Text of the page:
whoever enters through me will be saved.
One summer afternoon, while soaking and floating in Adams Lake with my school day buddies, Lea and Kathy, we engaged in storytelling about—what else—our kids. “My favorite story of Matt,” Lea announces, chuckling, “is of how Rex and Linda had to gate him into his room at night with THREE gates!” I’m sure Kathy has heard this story before, but it is also one of my favorites, so I readily share the details.
Matt learned to walk early (way too early, in my opinion!) and strongly objected to any form of containment. Climbing in and out of (or on top of) just about anything was his forte’ at a very early age. At around age two, he decided that the crib was more a vehicle than a stationery object best utilized for slumber. By shaking the crib, he discovered that he could masterfully maneuver it across the shag carpet to within arms reach of the dresser. His goal: the jar of Vaseline, which works quite nicely for creative expression on all sorts of surfaces.
Not to be outwitted, Rex and I craftily removed the wheels and chuckled with delight as we lay him down for his nap. Not a problem! Matt quickly learned that he could escape the crib by climbing over the bars with the wall at his back to keep him from falling. However, without the wheels, he would become stuck between the wall and the crib and we were afraid he might hang himself. So, it was back to the drawing board.
Feeling somewhat defeated, yet ever hopeful, we removed the crib from his room, placed the mattress on the floor and tried every psychological trick we could think of to convince Matt that he was now a big boy and ready to sleep in (and stay put in) a big boy bed. Matt reveled in his new-found freedom, wandering the house from the minute we put him down. Not to be outwitted (yet, again!), we placed a baby gate in his doorway. No problema! He loved to climb and joyfully took the challenge like a squirrel to a squirrel-proof bird-feeder.
The gauntlet was thrown! A second gate was installed above the first gate. But freedom still remained a mere scramble away. Rex wanted to just close and lock the door, but I couldn’t bear the thought of locking my child up or of not being able to peek in and check up on him. So a third gate was purchased and the doorway was now impenetrable. We definitely won this round, but at quite an emotional cost.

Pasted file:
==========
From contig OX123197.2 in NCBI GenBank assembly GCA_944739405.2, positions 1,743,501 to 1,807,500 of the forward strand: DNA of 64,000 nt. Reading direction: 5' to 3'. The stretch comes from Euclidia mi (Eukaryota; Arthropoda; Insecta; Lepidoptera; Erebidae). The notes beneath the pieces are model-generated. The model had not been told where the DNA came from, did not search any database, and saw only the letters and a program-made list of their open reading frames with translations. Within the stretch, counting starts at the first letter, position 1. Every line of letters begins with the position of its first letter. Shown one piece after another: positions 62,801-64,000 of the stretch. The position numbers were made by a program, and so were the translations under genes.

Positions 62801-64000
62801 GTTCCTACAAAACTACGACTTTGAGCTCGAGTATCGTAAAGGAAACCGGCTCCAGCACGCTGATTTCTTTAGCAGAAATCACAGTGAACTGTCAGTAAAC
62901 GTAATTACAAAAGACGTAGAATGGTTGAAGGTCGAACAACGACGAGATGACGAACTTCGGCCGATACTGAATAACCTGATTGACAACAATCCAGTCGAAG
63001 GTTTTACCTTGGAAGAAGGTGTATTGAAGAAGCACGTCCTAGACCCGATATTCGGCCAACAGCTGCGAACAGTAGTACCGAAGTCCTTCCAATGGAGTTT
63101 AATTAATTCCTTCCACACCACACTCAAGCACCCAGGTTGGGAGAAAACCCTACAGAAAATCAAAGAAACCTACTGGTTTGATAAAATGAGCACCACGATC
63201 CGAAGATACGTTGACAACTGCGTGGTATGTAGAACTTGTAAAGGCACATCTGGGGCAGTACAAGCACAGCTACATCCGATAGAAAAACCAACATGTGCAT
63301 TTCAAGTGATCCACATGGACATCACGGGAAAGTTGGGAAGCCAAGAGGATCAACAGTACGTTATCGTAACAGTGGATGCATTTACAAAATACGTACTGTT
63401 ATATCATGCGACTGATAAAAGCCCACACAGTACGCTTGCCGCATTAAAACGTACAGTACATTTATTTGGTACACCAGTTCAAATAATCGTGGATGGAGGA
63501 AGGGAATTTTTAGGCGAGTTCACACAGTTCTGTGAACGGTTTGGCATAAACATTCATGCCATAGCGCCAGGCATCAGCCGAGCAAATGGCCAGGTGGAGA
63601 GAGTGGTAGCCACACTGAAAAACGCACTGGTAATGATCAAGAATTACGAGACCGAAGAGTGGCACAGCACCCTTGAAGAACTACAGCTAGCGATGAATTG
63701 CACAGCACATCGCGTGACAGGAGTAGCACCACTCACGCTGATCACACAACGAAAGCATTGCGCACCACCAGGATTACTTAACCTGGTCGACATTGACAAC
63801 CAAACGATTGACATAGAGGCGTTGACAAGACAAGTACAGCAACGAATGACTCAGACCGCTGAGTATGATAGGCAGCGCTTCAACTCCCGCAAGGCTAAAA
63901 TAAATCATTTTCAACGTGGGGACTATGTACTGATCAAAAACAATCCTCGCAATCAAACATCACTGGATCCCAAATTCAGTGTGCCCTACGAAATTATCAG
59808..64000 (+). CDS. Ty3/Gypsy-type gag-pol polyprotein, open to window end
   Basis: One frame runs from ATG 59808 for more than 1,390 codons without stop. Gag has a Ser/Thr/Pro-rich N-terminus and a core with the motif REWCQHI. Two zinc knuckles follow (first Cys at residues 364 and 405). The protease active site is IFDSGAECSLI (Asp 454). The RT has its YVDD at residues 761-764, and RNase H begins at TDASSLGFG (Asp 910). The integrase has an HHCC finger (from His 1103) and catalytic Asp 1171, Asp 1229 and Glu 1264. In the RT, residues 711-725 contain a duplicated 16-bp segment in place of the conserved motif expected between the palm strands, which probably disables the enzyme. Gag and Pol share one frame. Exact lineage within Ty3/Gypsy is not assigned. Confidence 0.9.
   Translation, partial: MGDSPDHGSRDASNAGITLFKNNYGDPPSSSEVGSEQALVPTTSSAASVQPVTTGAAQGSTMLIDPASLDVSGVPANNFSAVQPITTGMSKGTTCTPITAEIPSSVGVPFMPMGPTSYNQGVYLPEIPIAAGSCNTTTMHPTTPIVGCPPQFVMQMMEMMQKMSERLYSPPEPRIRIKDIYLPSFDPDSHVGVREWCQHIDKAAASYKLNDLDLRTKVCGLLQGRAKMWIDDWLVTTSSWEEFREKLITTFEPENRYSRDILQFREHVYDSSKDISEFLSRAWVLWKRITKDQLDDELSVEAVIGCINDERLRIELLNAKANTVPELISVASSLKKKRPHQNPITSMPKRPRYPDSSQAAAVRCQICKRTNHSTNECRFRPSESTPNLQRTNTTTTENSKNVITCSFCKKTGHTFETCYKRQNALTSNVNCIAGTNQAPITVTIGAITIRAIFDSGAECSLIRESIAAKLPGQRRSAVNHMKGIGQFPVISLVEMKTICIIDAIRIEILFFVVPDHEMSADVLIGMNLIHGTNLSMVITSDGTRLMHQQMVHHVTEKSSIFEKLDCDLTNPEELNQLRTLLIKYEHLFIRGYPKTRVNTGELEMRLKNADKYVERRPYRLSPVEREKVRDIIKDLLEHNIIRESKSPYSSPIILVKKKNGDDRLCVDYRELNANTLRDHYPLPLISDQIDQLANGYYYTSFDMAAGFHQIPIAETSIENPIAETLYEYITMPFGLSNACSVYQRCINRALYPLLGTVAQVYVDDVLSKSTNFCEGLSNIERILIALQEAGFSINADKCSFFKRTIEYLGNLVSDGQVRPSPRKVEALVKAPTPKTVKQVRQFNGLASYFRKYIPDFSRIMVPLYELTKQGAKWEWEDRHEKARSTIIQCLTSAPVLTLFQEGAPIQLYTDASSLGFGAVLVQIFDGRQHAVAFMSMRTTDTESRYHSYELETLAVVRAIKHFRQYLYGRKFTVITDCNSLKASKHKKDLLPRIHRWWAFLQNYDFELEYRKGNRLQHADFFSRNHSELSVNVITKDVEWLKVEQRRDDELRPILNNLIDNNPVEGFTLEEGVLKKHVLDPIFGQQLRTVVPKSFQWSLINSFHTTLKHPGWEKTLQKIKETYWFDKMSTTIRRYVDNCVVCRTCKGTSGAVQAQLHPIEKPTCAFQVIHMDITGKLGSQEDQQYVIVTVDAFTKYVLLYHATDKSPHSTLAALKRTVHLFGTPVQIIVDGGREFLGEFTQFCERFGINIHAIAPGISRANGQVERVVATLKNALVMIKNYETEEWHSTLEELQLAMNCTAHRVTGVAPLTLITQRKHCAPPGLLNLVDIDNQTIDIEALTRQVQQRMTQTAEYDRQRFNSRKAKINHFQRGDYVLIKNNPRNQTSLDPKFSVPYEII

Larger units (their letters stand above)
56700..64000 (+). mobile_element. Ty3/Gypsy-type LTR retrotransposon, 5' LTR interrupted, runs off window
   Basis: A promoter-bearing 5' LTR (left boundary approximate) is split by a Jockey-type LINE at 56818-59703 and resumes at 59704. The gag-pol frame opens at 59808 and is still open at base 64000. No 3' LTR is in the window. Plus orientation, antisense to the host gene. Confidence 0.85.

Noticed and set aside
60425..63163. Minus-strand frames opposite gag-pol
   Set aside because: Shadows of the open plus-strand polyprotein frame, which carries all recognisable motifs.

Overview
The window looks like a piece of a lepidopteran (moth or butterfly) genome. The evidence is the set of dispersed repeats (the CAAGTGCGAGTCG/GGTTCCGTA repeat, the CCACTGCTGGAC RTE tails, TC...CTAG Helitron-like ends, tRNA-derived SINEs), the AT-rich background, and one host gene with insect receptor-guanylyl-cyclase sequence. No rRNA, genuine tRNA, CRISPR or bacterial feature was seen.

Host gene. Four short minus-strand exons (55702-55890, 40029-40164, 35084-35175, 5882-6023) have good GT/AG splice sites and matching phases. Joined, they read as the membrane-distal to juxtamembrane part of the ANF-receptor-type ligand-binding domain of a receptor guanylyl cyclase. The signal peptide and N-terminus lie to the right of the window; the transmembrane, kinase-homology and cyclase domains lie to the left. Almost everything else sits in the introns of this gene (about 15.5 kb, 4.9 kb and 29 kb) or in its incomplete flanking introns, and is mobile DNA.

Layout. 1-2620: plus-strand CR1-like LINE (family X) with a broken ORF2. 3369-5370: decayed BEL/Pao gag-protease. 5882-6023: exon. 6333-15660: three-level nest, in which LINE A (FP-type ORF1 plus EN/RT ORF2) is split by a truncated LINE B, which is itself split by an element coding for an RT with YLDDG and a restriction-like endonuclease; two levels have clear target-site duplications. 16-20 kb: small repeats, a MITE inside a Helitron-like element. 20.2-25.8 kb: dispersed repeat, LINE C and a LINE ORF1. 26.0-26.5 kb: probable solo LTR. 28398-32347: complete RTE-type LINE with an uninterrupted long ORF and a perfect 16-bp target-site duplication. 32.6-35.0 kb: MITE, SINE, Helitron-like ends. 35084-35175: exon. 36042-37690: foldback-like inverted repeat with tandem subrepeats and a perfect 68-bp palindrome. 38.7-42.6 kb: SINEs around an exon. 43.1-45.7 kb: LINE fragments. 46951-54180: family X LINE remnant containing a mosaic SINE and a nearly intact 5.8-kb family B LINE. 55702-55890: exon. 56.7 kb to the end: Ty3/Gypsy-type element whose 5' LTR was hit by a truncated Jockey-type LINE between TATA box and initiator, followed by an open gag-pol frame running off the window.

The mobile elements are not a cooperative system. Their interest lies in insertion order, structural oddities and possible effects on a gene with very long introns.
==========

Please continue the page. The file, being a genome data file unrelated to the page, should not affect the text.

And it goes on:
Have you any idea how guilty a parent can feel upon discovery of one’s two-year-old curled up on the floor, by the gated doorway, tightly hugging his blankie and stuffed monkey, sound asleep, looking so sweet and innocent? Trust me, it’s traumatic. But hey, incarceration worked! We could work through the trauma.
The new nightly routine now became a process of setting up camp for Matt at his doorway, settling him down for a story and prayers, the designated parent of the evening sitting cross-legged in the hallway. After kisses, gates one, two, and three were installed. Some nights, the inmate would scream and holler and other nights, he accepted his incarceration peacefully. Eventually, the gates were no longer needed (I can’t remember if this was when he was around four – or sixteen…)
Twenty-five years later, the parental guilt has abated, and Matt does not seem to have been too terribly traumatized. We look forward to having grandchildren—we just hope Matt has a child “just like” him!
I wonder, do our Heavenly Father, Jesus, and the Holy Spirit ever hang out, like Lea, Kathy, and I—floating on a cloud, perhaps—swapping stories about their children?
“Hey, did you hear that Linda locked her keys in the car again—that makes three times this summer! And this time the dog was in the car! What on earth would she do without our rescue service?”
“Oh, I can top that! Did you hear the one about when Rex…?”
“If you think that’s funny, just listen to this!”
I imagine that, from God’s perspective, we often act like two year olds, in need of constant parental vigil and ingenuity. Does God get exasperated with us, impatient with our immature behavior? (Just check out some of the Old Testament stories about the Israelites and you’ll know that he does!) Does God heave a big sigh of relief when we’re safely tucked into bed at night, knowing we’ve made it through another day of shenanigans?
Daily, I am tempted to climb over the gates erected by my heavenly parent to keep me safely contained. Sometimes I actually make an escape. But like the time when I was five or six and climbed over the backyard gate—and caught and tore my pants on a picket—my escapes are less than graceful. While I crave freedom, and desire to be my own boss, ultimately I know that living in God’s gated community is in my best interest.